Sur­geon gen­eral is­sues ‘new call to ac­tion’ on ad­dic­tion

Cecil Whig - - FRONT PAGE - By HARRIET RYAN

Los An­ge­les Times

— When Dr. Vivek Murthy left his Mas­sachusetts hospi­tal three years ago to be­come U.S. sur­geon gen­eral, the nurses

LOS AN­GE­LES

who had known him since he was a res­i­dent had a part­ing plea: Do some­thing about ad­dic­tion.

On Thurs­day, with his ten­ure near­ing an end, Murthy tried to make good on that re­quest with the re­lease of a first-of-its-kind re­port call­ing for “a cul­tural shift in how we think about ad­dic­tion.”

“For far too long, too many in our coun­try have viewed ad­dic­tion as a moral fail­ing,” Murthy said in the re­port. “It is a chronic ill­ness that we must ap­proach with the same skill and com­pas­sion with which we ap­proach heart dis­ease, di­a­betes and can­cer.”

Murthy was sched­uled to speak at a fo­rum on sub­stance abuse in Los An­ge­les on Thurs­day af­ter­noon.

The re­port comes at a time of great con­cern about ad­dic­tion and un­cer­tainty about how the Trump ad- min­is­tra­tion will re­spond to it. Drug over­doses have sur­passed car ac­ci­dents as a cause of death in re­cent years, a surge driven by the opi­oid epi­demic. Pre­scrip­tion painkillers have killed more than 200,000 peo­ple since 1999 and their abuse has led to a resur­gence in heroin ad­dic­tion.

The 426-page re­port, ti­tled “Fac­ing Ad­dic­tion in Amer­ica,” was mod­eled on the 1964 sur­geon gen­eral’s re­port on smok­ing and health that first linked cig­a­rettes to can­cer and led to a suc­cess­ful na­tional cam­paign against to­bacco use.

Murthy de­scribed the re­port as “a new call to ac­tion.” It lays out rec­om­men­da­tions for elected of­fi­cials, the med­i­cal com­mu­nity, law en­force­ment and the pub­lic to im­prove the way ad­dic­tion is treated.

More than 20 mil­lion Americans suf­fer from sub­stance abuse dis­or­ders, far more than are di­ag­nosed with can­cer, but only about 10 per­cent re­ceive treat­ment, ac­cord­ing to the re­port. Murthy said that stigma sur­round­ing ad­dic­tion dis­suades peo­ple from get­ting help and the re­port re­peat­edly re­ferred to ad­dic­tion as “a chronic brain dis­ease.”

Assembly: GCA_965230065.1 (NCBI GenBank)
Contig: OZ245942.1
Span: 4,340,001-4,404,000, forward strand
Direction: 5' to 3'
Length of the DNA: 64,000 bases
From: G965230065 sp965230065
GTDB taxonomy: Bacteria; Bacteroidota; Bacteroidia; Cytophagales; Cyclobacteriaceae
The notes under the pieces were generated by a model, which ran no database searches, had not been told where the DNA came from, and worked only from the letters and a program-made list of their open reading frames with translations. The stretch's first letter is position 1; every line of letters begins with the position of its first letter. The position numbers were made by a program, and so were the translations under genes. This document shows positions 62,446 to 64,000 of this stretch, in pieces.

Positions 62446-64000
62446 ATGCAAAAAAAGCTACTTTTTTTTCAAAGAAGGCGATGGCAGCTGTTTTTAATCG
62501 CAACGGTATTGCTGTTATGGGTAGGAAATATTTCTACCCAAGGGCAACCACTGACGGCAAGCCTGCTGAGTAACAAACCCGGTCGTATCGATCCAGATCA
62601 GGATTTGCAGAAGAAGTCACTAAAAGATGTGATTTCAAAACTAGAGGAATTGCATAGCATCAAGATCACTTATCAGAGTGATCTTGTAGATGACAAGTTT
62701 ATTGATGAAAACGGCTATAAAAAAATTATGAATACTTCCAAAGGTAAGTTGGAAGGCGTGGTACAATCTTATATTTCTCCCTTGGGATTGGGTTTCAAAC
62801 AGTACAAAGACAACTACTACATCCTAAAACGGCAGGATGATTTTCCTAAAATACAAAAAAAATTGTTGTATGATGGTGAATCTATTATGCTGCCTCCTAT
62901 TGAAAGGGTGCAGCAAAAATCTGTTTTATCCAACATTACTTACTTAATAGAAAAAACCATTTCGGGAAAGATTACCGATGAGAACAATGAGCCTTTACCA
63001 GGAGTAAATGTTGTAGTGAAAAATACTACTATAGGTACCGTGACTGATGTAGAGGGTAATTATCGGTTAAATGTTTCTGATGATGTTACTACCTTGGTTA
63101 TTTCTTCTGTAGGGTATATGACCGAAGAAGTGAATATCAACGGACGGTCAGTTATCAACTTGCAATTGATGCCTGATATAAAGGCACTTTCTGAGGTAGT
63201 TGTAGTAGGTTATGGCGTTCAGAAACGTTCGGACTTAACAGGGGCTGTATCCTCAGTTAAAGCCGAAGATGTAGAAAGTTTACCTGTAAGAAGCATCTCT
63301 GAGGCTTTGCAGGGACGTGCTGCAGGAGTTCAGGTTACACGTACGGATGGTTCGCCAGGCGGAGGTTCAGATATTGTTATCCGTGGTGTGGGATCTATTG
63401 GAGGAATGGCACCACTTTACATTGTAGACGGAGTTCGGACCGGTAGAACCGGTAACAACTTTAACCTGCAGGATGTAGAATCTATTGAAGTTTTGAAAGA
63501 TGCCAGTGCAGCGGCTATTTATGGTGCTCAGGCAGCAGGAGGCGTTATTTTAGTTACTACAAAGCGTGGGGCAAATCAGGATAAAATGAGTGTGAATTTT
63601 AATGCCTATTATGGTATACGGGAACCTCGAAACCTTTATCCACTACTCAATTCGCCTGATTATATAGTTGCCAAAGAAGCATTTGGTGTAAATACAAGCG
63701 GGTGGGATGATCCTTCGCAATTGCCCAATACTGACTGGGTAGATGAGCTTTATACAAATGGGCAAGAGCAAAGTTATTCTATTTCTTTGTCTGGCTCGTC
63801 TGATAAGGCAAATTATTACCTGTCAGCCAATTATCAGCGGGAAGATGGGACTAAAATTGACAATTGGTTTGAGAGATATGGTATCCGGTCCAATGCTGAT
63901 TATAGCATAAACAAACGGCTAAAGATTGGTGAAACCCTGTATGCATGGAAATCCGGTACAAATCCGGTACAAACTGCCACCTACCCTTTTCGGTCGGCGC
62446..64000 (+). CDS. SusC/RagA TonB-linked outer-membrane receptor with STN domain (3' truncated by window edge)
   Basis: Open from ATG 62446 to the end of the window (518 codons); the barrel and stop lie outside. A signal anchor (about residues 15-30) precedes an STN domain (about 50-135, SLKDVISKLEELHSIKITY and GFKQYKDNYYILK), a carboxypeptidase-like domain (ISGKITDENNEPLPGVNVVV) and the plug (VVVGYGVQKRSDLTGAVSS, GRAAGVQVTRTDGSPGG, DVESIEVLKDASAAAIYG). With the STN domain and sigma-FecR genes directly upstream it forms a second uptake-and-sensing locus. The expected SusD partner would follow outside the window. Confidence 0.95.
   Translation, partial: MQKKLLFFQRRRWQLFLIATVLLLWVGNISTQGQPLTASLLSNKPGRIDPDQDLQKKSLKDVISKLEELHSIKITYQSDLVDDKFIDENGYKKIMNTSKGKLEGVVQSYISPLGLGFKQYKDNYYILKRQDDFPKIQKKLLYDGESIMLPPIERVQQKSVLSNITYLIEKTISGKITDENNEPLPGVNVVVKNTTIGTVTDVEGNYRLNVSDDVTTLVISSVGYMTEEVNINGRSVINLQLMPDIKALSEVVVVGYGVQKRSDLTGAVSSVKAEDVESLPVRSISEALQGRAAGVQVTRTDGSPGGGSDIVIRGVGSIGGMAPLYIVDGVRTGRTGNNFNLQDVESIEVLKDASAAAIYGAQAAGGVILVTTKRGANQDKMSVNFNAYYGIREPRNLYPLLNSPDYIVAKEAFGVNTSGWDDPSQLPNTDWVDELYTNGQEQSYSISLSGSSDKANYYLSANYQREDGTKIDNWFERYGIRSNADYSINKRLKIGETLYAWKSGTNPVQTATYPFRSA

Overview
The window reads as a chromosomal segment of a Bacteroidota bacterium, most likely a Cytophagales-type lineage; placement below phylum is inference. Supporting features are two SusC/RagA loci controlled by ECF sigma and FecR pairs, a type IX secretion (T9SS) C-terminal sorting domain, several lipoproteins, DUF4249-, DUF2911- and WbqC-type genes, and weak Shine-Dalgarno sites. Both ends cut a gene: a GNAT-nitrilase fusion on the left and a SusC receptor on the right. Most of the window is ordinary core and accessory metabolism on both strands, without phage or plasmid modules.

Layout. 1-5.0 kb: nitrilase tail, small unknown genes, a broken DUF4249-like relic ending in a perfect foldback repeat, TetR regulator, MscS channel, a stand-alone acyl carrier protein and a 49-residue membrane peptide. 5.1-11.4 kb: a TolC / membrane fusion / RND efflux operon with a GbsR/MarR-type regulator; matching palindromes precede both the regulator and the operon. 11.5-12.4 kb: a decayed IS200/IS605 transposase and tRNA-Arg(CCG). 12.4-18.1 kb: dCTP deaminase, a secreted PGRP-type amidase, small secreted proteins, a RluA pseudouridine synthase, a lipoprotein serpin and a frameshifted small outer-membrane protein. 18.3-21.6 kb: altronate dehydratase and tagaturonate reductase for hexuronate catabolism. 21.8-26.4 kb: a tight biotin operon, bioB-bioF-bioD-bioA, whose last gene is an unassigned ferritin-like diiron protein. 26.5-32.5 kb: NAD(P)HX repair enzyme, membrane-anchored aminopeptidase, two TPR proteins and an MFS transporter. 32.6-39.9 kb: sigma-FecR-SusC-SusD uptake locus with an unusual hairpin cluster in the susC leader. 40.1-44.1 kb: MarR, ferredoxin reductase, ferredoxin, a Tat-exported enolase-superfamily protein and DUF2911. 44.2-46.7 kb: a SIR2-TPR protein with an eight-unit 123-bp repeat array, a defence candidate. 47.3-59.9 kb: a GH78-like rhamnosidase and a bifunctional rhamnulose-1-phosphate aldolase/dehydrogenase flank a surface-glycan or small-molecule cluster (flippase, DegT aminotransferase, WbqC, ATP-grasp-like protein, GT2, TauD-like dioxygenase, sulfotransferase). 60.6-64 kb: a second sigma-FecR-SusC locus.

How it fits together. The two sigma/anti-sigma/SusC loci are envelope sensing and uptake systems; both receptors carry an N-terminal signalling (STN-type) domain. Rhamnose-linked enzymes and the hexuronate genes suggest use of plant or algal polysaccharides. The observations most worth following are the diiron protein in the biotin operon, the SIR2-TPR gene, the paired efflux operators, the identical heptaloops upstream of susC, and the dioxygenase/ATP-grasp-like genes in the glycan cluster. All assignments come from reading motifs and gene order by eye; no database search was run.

Many ad­vo­cates had pinned their hopes on Hil­lary Clin­ton, who had pledged to spend $10 bil­lion on a wide-rang­ing ini­tia­tive to com­bat ad­dic­tion. Pres­i­dent-elect Don­ald Trump’s po­si­tion is less de­fined and a roll­back of the Af­ford­able Care Act could mean less in­sur­ance cov­er­age for mea­sures Murthy de­scribed in his re­port, such as the use of med­i­ca­tions to treat ad­dic­tion.

“There’s no ques­tion we missed our best chance to rev­o­lu­tion­ize this space when Hil­lary Clin­ton lost,” said for­mer Rep. Pa­trick Kennedy (D-R.I.), a re­cov­er­ing ad­dict who has long ad­vo­cated for bet­ter men­tal health care.

He said he was try­ing to give Trump the ben­e­fit of the doubt on ad­dic­tion is­sues, not­ing that the pres­i­dent-elect lost his brother to al­co­holism and that many vot­ers who sup­ported him come from states dev­as­tated by abuse.

“The hard­est-hit sec­tions of the coun­try in the opi­ate cri­sis are red states,” Kennedy said.

In the run-up to the pres­i­den­tial pri­maries in New Hamp­shire and Iowa, ar­eas reel­ing from opi­oid abuse, ad­dic­tion was a cen­tral cam­paign is­sue with can­di­dates shar­ing sto­ries about fam­ily mem­bers and friends who were af­fected. The deeply di­vided Congress passed rare bi­par­ti­san leg­is­la­tion to ad­dress the opi­oid epi­demic last year, but Repub­li­cans ul­ti­mately balked at Pres­i­dent Barack Obama’s re­quest for a bil­lion dol­lars of fund­ing to im­ple­ment the mea­sures and the is­sue faded in the gen­eral elec­tion.

“We were re­ally dis­ap­pointed that the is­sue didn’t come up in any of the de­bates,” said Greg Wil­liams, the co-founder of the non­profit Fac­ing Ad­dic­tion, which is work­ing with the sur­geon gen­eral’s of­fice.

He said Murthy’s re­port of­fers a road map for solv­ing the prob­lem and “the chal­lenge is we have to find the pub­lic will to im­ple­ment what we know can work.”

CHERISS MAY/NURPHOTO/SIPA USA/TNS

U.S. Sur­geon Gen­eral Dr. Vivek H. Murthy speaks on May 20 at the Build­ing a Health­ier Fu­ture Sum­mit in Wash­ing­ton, D.C. Murthy re­leased a re­port Thurs­day call­ing for a “cul­tural shift in how we think about ad­dic­tion.”

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